Going to the source
It's hard to get disintermediation right, particularly in the food supply chain, but Unilever has risen to the challenge. The company has introduced programs to work directly with growers in many of its farming regions, especially in emerging markets.
Unilever launches these programs to address a particular problem, such as diminishing supply, uneven quality or yield, or environmental degradation. The company provides farmers with such benefits as training, technical assistance, supplies, financing, and guaranteed pricing. Results have been strong, and Unilever has benefited from improvements in raw material quality even as it sees declines in negative environmental impact. Meanwhile, its farmers are happy suppliers. Everybody wins.
How fares the competition?
Many companies' supply chains are so long and unwieldy that it would require a massive overhaul to bring them under control. Consider Kraft Foods (NYS: KFT) , with 40,000 products and 100,000 suppliers. Kraft CEO Irma Villarreal recently acknowledged that auditing the company's supply chain for specific minerals would be a Herculean task. Kraft has many laudable initiatives related to improving farm sustainability, but its efforts don't go to the very heart of its business the way Unilever's do.
Procter & Gamble (NYS: PG) continues to reduce the environmental impact of its products' entire lifecycle. The company's efforts relate more directly to its value chain. P&G operates in every country in the world where it is legally allowed to do so, and some countries had little or no recycling infrastructure in place before P&G's arrival. In such places, P&G has a heavy hand in creating a recycling industry from scratch. While these efforts are commendable and produce real results, they are again no match for the deftness of Unilever's approach.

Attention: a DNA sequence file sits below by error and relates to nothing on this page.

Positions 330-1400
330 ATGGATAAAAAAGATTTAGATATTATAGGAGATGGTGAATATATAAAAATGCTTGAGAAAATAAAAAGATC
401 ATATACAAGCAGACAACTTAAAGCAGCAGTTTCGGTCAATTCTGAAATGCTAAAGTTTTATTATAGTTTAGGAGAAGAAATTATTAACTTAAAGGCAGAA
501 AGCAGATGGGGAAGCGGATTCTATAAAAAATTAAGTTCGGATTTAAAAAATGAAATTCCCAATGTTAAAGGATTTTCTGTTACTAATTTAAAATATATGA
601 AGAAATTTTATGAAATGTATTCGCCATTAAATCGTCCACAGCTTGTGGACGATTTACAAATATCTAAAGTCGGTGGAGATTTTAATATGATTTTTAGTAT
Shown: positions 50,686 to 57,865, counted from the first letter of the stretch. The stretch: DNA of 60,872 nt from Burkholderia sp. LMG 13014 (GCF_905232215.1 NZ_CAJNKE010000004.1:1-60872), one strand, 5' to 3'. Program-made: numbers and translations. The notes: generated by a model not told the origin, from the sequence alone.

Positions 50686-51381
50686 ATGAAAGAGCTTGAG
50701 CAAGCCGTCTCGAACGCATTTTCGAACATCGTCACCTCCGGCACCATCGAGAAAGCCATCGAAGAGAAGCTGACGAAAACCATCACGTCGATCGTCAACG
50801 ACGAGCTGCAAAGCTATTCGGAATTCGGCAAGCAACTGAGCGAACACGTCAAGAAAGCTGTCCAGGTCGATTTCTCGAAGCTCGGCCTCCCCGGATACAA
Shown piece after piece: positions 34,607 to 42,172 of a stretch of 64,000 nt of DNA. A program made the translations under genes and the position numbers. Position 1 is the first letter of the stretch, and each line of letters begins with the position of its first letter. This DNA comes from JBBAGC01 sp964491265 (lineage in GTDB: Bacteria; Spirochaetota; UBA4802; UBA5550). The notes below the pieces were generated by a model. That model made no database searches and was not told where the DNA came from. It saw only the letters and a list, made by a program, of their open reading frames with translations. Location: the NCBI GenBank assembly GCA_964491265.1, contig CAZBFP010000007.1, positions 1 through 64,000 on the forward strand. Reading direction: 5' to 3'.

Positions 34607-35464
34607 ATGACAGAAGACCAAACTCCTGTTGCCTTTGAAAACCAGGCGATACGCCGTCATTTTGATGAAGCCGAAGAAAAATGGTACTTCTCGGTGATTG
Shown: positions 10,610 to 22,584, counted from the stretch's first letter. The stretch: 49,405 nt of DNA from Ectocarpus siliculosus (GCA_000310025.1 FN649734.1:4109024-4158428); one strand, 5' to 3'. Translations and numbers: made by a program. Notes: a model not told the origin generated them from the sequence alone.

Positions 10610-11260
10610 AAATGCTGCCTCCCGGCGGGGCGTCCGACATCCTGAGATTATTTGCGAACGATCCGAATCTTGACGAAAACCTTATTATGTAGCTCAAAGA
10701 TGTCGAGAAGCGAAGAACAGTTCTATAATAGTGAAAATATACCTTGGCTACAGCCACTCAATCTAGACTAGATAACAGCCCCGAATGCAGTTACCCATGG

Crowdsourcing for sustainability
Unilever's new Open Innovation initiative is another example of the company's willingness to go beyond conventional wisdom in search of solutions. Acknowledging that idea generation is not confined to R&D facilities, the program presents key challenges Unilever is trying to solve and solicits proposals from anyone interested in contributing. Coming back to food supply, one primary Open Innovation challenge relates to food preservation. Unilever is looking for new, more natural ways to keep food fresh from farm to final product. Only time will tell if this proves successful, but it is a bold gambit that could once again yield more control for Unilever over the journey its raw food inputs take.
Invest in the future
Unilever continues to demonstrate remarkable leadership in looking ahead and managing challenges that will arise down the road. If this type of thinking extends to the overall management of the company, I'd say that's a recipe for durable success. You can see more analysis of Unilever's business in our free video, "3 Incredible Stocks for Emerging-Market Growth."
At the time thisarticle was published